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Residual Modulus of Elasticity of Self-Compacting Concrete Incorporated Unprocessed Waste Fly Ash after Expose to the Elevated Temperature
The present study experimentally investigated the impact of incorporating unprocessed waste fly ash (UWFA) on the residual mechanical properties of self-compacting concrete (SCC) after exposure to elevated temperature. Three mixtures of SCC have been produced by replacing the cement mass by 0%, 15% and 30% of UWFA. Generally, the fire resistance of SCC has been enhanced by replacing the cement up to 15% of UWFA, especially in case of residual modulus of elasticity which considers more sensitive than other mechanical properties at elevated temperature. However, a strong linear relationship has been observed between the residual flexural strength and modulus of elasticity, where both of them affected significantly by the cracks appearance and propagation as a result of elevated temperature. Sustainable products could be produced by incorporating unprocessed waste powder materials in the production of concrete, where the waste materials, CO2 emissions, and the energy needed for processing are reduced.
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[1] Poon Chi-Sun, Azhar Salman, Anson Mike, Wong Yuk-Lung, Comparison of the strength and durability performance of normal- and high-strength pozzolanic concretes at elevated temperatures. Cement and Concrete Research, 2001. 31(9): p. 1291-1300.
[2] Tang W.C., Lo T.Y., Mechanical and fracture properties of normal-and high-strength concretes with fly ash after exposure to high temperatures. Magazine of Concrete Research, 2009. 61(5): p. 323-330.
[3] Hanaa F., Albert N., Sébastien R., Self-consolidating concrete subjected to high temperature: Mechanical and physicochemical properties. Cement and Concrete Research, 2009. 39(12): p. 1230-1238.
[4] Bui Ngoc Kien, Satomi Tomoaki, Takahashi Hiroshi, Effect of mineral admixtures on properties of recycled aggregate concrete at high temperature. Construction and Building Materials, 2018. 184: p. 361-373.
[5] Li Qingtao, Li Zhuguo, Yuan Guanglin, Effects of elevated temperatures on properties of concrete containing ground granulated blast furnace slag as cementitious material. Construction and Building Materials, 2012. 35: p. 687-692.
[6] Hamood Alaa, Khatib Jamal M., Williams Craig, The effectiveness of using Raw Sewage Sludge (RSS) as a water replacement in cement mortar mixes containing Unprocessed Fly Ash (u-FA). Construction and Building Materials, 2017. 147: p. 27-34.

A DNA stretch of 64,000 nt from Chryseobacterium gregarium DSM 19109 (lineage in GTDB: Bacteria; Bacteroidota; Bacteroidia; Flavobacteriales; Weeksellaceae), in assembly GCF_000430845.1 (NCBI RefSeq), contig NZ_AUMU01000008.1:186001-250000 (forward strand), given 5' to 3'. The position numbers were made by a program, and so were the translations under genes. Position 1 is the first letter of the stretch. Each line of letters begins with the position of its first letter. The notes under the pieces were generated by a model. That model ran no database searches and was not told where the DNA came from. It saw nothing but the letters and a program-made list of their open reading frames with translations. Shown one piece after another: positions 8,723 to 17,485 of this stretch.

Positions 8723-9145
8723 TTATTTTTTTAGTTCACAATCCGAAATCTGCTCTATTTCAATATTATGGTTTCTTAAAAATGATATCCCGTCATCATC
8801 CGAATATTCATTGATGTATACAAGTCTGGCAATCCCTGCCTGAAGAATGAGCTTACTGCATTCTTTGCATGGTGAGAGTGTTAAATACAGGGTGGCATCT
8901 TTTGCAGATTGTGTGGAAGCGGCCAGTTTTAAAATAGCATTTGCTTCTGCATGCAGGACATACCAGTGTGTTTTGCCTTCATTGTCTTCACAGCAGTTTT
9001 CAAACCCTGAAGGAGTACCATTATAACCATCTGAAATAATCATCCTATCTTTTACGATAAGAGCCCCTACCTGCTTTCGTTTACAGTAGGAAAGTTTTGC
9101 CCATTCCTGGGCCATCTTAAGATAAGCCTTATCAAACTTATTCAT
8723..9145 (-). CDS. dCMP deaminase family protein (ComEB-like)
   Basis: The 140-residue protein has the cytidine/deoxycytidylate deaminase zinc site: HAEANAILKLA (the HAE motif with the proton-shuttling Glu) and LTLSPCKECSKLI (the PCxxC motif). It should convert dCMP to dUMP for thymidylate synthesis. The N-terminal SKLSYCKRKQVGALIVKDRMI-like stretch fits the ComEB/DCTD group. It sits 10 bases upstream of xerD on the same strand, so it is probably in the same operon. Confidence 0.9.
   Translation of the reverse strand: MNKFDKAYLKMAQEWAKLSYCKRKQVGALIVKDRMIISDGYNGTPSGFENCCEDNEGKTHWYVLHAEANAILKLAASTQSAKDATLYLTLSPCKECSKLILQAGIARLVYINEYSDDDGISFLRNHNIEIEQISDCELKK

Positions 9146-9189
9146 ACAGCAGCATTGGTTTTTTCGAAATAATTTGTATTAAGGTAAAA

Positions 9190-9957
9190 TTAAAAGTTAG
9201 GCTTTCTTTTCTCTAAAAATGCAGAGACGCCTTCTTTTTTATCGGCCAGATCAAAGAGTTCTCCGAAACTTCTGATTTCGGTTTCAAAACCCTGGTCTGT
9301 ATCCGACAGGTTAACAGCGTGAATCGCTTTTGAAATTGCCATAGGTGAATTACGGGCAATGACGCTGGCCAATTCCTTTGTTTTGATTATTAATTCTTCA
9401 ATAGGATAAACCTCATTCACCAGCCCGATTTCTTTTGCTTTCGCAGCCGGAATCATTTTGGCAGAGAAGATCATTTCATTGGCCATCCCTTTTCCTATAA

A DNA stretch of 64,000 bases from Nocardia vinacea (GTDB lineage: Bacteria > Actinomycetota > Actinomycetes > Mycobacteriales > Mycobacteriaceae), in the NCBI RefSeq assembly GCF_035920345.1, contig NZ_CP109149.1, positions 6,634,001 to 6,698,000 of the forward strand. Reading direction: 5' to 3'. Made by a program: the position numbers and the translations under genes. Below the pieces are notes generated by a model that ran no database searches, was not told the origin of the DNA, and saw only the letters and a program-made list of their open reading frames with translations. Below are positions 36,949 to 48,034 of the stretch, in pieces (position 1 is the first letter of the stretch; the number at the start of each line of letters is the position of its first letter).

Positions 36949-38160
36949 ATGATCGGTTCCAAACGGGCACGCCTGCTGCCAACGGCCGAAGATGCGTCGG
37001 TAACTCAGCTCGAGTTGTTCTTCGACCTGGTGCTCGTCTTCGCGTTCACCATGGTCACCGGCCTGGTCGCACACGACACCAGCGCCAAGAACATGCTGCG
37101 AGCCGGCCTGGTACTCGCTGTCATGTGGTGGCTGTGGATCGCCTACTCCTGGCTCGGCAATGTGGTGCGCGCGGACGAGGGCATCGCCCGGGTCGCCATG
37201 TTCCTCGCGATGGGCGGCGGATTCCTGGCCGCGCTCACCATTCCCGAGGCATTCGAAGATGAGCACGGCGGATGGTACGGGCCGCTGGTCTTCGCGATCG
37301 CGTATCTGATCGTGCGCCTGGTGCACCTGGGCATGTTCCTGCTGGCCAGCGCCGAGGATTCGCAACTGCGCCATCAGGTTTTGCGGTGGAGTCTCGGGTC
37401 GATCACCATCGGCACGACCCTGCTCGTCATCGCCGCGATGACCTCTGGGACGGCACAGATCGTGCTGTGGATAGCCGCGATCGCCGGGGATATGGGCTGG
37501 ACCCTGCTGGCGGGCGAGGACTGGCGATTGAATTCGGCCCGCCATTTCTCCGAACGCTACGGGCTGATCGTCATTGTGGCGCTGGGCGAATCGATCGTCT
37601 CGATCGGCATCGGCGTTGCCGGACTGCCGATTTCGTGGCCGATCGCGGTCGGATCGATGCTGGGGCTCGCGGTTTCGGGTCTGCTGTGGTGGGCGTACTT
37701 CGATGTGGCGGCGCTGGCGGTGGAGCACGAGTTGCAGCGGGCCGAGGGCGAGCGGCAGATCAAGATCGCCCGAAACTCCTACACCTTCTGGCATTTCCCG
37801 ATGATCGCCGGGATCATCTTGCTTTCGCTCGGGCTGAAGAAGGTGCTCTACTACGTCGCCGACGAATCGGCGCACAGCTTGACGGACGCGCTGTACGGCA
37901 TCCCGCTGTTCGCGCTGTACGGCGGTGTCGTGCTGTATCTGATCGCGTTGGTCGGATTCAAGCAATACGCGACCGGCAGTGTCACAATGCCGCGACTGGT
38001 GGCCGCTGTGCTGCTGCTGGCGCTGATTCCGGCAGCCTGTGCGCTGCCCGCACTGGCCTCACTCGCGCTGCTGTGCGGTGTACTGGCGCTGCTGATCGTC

[7] Poon C. S., Qiao X. C., Lin Z. S., Pozzolanic properties of reject fly ash in blended cement pastes. Cement and Concrete Research, 2003. 33(11): p. 1857-1865.
[8] Snelson David G., Kinuthia John M., Resistance of mortar containing unprocessed pulverised fuel ash (PFA) to sulphate attack. Cement and Concrete Composites, 2010a. 32(7): p. 523-531.
[9] Snelson David G., Kinuthia John M., Characterisation of an unprocessed landfill ash for application in concrete. Journal of Environmental Management, 2010b. 91(11): p. 2117-2125.
[10] EN 197-1: Cement - Part 1: Composition, specifications and conformity criteria for common cements 2000.
[11] EN 196-2: Cement testing methods. Part 2: Chemical analysis of cement 2013.
[12] EN 525-12: Chemical analysis of cement. Part 12: Determination of free lime content 2014.
[13] EN 12620:2002+A1: Aggregates for concrete 2008.
[14] Mucsi Gábor, Csőke Barnabás, Power Plant Fly Ash as a Valuable Raw Material. Geosciences and Engineering, 2012. 1(1): p. 223–236.
[15] Mohammed A. and Rita N., Characteristics of cement pastes incorporating different amounts of unprocessed waste fly ash (UWFA). 12th fib International PhD Symposium in Civil Engineering, Prague, 2018. p. 11-17.
[16] Mohammed A. and Rita N., Long-term durability of self-compacting high-performance concrete produced with waste materials. Construction and Building Materials, 2019. 212: p. 350-361.
[17] EN 1008: Mixing water for Concrete-Specification for sampling, testing and assessing the suitability of water, including water recovered from processes in the concrete industry, as mixing water for concrete 2002
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[19] EN 1991-1-2: Eurocode 1: Actions on structures – Part 1–2: General actions – Actions on structures exposed to fire 2005.
[20] EN 12390-3: Testing hardened concrete. Part 3: Compressive strength of test specimens 2009.
[21] EN 12390-5: Testing hardened concrete. Part 5: Flexural strength of test specimens 2009.
[22] EN 14146: Natural stone test methods. Determination of the dynamic modulus of elasticity (by measuring the fundamental resonance frequency) 2004.
[23] EFNARC: Specifications and guidlines for self-compacting concrete, English ed. European federation for specialist cinstruction chemicals &concrete systems 2005.
[24] Mohammed A. and Rita N., Mechanical Properties of Recycled Aggregate Self-Compacting High Strength Concrete Utilizing Waste Fly Ash, Cellular Concrete and Perlite Powders. Periodica Polytechnica Civil Engineering, 2019. 63(1), 266-277.
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[26] Crook D. N., Murray M. J., Regain of strength after firing of concrete. Magazine of Concrete Research, 1970. 22(72): p. 149-154.
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